Belén en la Plaza Mayor

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While we are expecting our own nativity scene for less than in a month's time—maybe even for Christmas—the traditional representation of the birth of Jesus arrived to the Plaza Mayor. This year, due to the works on the Casa de la Carnicería where it is usually situated, it got a much better privileged position: at center of the square. These are some pictures and the starting-up of one of our own tradition to go with it.

In Spanish, the Nativity scene is called a Belén, which is the name of Bethlehem in this langage. In French, it is called a Crèche, after the place itself where the birth takes place.

For Christmas, there is a traditional market on the Plaza Mayor (with 104 stands), focused on Santons, that is, those little figurines that assemble or decorate the Belén (santon comes from santoun in Provençal, meaning, "little saint").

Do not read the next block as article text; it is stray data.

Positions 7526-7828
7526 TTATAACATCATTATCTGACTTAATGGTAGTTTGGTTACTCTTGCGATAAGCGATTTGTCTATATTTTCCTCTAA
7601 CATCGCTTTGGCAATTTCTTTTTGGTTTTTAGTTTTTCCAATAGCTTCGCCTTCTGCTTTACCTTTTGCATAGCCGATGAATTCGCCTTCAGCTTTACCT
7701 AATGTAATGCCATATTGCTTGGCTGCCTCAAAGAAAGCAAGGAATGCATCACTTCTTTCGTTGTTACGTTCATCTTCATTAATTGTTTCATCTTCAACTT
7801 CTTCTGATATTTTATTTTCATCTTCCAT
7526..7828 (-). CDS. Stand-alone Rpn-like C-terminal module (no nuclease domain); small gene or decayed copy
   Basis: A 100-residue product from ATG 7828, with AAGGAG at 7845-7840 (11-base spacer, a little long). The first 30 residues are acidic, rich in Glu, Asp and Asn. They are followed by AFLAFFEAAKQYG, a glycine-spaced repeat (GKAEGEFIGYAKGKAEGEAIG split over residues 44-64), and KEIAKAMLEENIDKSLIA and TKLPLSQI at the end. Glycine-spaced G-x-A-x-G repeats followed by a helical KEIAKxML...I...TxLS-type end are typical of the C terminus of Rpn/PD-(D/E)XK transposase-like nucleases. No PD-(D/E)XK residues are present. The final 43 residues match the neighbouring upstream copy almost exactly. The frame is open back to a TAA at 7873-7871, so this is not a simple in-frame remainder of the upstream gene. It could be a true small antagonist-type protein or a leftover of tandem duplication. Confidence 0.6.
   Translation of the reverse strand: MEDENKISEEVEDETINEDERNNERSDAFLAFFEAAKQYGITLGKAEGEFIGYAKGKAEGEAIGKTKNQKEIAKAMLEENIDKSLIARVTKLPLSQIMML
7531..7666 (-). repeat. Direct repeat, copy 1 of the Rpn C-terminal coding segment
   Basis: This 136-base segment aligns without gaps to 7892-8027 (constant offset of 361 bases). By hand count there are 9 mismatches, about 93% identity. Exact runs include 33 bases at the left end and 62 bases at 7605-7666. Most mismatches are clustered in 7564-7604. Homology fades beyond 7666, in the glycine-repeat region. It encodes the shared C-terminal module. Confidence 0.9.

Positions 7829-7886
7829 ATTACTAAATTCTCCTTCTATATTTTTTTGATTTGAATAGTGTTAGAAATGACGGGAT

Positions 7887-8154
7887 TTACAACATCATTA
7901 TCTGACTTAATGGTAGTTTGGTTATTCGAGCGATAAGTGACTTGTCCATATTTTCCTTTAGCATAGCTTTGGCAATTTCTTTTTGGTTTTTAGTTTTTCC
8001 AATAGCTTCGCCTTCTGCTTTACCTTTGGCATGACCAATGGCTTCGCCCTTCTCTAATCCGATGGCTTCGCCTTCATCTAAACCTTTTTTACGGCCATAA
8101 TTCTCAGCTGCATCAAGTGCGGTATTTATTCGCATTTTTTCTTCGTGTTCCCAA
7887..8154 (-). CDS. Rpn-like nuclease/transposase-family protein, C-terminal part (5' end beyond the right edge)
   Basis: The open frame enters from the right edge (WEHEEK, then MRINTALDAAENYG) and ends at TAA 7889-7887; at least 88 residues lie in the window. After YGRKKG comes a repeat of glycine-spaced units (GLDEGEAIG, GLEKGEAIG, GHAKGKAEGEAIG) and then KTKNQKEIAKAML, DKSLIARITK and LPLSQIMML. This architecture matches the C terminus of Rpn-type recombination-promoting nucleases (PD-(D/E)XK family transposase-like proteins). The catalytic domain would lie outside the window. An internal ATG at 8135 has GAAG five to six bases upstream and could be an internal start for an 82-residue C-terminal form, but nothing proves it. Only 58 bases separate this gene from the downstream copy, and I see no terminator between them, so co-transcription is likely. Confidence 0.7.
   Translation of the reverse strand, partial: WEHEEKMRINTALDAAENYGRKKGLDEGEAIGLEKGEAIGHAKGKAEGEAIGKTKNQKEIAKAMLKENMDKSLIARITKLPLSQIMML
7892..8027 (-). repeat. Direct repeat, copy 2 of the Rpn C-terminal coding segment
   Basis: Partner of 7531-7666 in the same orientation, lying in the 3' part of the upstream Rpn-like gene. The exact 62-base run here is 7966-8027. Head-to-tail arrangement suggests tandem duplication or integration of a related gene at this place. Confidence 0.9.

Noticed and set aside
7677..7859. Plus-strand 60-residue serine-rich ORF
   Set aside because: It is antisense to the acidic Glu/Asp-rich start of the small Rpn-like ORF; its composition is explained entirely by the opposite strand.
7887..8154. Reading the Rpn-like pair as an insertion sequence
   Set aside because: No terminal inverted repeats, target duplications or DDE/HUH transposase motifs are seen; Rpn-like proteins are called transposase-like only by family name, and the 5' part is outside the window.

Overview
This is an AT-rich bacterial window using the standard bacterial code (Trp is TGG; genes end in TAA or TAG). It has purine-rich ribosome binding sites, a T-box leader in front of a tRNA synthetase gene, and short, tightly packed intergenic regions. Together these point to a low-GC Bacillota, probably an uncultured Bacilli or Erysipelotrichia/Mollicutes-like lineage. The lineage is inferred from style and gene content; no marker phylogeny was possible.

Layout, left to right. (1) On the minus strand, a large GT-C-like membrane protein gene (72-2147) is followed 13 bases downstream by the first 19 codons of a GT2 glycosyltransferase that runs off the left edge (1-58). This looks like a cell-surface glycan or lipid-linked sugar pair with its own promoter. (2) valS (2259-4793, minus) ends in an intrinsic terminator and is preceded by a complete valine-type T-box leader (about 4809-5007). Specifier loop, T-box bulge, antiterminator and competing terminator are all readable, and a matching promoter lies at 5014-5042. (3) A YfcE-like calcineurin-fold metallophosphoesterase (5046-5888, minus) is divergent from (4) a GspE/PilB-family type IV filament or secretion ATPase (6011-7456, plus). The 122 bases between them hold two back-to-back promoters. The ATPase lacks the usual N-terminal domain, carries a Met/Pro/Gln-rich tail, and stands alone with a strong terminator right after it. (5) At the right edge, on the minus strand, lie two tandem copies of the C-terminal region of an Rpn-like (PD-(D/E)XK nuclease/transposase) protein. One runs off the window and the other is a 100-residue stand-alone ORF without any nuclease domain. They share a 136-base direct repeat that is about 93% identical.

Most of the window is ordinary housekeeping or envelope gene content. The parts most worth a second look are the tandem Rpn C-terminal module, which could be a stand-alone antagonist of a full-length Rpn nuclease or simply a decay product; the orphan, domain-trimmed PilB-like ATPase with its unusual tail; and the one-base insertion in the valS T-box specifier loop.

Given the timing between Navidad for the Christian world and our own, we decided to assemble our own Belén, despite the increasingly violent atmospheres of our times related to everything that expresses a religious theme (not even a sentiment) outside of a praying spot [1][2].

We will do it one piece at a time, starting with, of course, the Baby. Next years should go with the mother, the father. When Julia is in age of understanding Christmas, we will get the Reyes with her, since those are the one bringing the gifts in Spain. And when she'll be in age of understanding it was all only for fun after all, we'll carry on with the animals, the fixtures and the accessories, the machines and, ultimately, the people, since it always come down to them, at the end.